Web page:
Parental Alienation In Childhood
Parental alienation is devastating for the parent, and also for the child. Why would a child want to alienate themselves from their parent? Often when the other parent is abusive and there is a custody battle, but this isn’t always the case. This is an important issue to learn about if you have or are currently in a custody battle.
Don’t be fooled; parental alienation isn’t just one single thing. It has many components. There is a lot to learn about parental alienation. We’ve broken it down into the three main arenas in which we need to study it.
A clinical psychologist specialized in the study of childhood abuse and trauma, stated that “parental alienation is a disorder of power, control and jealousy.”
Many estranged children may not be aware that they are suffering from the effects of PAS, and feel as though there is something wrong with them. The alienated parent is often diagnosed with a Mental Disorder during the divorce, which may cause some relief in their mind.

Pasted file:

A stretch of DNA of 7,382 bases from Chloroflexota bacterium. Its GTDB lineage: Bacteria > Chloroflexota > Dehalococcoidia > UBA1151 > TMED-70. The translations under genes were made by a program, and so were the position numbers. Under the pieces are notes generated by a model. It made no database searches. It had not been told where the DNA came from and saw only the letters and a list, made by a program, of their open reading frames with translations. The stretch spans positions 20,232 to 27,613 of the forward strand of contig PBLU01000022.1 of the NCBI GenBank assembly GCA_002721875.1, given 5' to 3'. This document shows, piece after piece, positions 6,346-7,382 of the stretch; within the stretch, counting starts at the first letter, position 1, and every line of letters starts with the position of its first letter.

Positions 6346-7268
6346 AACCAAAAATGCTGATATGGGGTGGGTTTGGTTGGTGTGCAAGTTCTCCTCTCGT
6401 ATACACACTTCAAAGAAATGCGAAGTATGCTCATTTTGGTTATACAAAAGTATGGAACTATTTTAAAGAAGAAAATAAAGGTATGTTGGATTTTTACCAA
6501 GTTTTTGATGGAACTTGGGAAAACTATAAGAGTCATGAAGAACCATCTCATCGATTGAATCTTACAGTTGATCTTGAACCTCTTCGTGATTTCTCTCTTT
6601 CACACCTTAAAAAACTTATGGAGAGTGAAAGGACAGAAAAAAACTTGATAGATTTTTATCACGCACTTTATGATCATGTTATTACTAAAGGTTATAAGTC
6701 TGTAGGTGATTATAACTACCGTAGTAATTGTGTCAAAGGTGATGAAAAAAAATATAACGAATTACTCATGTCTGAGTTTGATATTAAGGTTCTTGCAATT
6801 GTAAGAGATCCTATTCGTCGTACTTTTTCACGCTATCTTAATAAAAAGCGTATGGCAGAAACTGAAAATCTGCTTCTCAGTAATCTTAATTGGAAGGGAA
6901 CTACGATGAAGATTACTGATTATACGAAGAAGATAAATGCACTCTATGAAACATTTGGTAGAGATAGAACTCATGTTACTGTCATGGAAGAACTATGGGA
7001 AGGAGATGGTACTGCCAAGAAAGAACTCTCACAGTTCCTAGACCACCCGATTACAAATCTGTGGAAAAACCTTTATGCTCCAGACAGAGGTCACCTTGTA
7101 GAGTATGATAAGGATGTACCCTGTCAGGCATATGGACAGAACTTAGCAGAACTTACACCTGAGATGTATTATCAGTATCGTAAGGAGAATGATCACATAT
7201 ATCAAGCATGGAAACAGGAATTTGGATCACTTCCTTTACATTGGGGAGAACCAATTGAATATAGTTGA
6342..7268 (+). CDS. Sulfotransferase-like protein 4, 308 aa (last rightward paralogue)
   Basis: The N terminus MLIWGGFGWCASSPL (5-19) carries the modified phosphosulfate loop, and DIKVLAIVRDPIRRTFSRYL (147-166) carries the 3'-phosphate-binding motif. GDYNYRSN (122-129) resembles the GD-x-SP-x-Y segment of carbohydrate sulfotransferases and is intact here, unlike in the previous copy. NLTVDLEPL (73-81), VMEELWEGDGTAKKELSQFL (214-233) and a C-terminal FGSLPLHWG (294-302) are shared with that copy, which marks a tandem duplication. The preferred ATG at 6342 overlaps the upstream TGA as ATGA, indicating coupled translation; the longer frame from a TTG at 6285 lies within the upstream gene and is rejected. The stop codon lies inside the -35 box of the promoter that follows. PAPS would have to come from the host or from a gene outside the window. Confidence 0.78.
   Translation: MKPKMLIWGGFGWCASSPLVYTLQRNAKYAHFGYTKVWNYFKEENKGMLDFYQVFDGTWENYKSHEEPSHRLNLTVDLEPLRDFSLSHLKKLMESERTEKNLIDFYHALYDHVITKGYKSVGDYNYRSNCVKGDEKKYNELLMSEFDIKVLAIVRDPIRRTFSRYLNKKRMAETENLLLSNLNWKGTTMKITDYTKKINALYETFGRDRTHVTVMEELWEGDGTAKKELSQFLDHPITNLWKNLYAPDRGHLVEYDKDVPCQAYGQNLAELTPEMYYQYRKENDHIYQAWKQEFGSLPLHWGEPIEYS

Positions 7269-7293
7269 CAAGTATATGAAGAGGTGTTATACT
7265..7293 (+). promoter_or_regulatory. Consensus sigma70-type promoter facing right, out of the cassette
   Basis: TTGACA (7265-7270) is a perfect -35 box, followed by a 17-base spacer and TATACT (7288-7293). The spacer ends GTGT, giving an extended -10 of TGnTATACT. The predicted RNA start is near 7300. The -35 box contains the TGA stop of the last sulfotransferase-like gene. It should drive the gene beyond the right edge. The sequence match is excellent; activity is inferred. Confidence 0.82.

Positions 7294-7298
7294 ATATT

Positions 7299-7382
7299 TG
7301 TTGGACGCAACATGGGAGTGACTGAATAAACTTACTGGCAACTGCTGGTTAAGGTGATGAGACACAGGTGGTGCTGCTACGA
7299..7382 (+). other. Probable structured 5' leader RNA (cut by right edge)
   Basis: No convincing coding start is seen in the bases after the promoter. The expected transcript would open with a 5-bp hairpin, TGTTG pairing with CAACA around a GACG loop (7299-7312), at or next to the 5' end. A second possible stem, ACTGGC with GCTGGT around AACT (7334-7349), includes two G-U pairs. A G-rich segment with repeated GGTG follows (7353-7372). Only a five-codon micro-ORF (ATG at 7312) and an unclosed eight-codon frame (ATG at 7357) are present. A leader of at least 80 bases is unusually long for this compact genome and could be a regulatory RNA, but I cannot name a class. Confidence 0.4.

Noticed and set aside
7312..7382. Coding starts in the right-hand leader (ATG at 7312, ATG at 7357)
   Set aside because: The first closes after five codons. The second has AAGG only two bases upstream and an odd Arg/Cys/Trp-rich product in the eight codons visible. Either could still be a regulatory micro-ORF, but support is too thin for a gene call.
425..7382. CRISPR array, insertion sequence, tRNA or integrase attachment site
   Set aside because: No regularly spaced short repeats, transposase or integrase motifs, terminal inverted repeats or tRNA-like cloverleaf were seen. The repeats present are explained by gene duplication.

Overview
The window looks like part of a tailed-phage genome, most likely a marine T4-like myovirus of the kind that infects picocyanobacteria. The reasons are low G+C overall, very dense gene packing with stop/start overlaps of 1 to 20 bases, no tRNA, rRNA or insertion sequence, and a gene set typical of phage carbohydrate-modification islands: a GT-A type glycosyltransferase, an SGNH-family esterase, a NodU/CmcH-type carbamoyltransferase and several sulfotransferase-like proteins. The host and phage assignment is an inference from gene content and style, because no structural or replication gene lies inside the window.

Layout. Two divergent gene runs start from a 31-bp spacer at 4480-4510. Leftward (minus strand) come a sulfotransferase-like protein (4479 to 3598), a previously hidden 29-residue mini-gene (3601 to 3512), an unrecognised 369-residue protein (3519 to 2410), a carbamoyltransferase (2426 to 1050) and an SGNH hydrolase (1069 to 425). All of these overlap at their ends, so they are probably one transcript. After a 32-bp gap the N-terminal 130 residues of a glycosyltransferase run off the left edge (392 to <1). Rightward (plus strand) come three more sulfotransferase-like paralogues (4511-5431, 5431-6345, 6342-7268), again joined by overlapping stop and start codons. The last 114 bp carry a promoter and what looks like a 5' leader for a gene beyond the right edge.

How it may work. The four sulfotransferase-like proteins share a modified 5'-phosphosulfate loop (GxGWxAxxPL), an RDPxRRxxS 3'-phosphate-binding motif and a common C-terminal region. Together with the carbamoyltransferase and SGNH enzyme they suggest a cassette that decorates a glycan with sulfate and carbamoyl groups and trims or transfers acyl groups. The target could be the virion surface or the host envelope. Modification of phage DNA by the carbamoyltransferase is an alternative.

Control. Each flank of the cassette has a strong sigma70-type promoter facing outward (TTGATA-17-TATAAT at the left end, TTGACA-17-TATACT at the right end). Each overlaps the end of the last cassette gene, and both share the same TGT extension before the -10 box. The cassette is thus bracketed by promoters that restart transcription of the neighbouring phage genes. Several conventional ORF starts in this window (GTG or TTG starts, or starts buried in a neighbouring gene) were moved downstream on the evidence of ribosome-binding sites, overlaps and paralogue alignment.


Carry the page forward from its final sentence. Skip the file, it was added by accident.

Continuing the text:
A person who speaks out against parental alienation as an adult child often feels isolated and alone. Many people have been traumatized by this process and are reluctant to take action if it threatens the relationship with their estranged parent. Also, there is often no one available to help them through their pain and trauma once it has occurred. This can cause these individuals to feel defeated and depressed.
There are many people who feel that they do not have any rights or options when trying to resolve an alienation situation as an adult child of divorce. They often feel as though they have no choice but to go along with the alienation and move forward in life alone without any support or protection.
This can be a very difficult process for those that are involved in the alienation situation as an adult child. They often have little knowledge of the law, which can make it even harder to know what their rights are and how to get help. It is hard for them to feel empowered and take action when they cannot. It can be very upsetting to live with feelings of guilt or shame, because they were told that they would not be loved by their alienating parent if they made any demands or tried to contact their alienated parent. Or even went through therapy.
Even after these events, progress is slow due to the damage that is already present within the child’s life. They may need many years of therapy to be able to heal correctly. Each person will need to move at their own pace and no one can say how long this will take.
If you are struggling with your relationships with your parents as an adult or if you have been able to forge a healthy adult relationship. I would love to hear from you.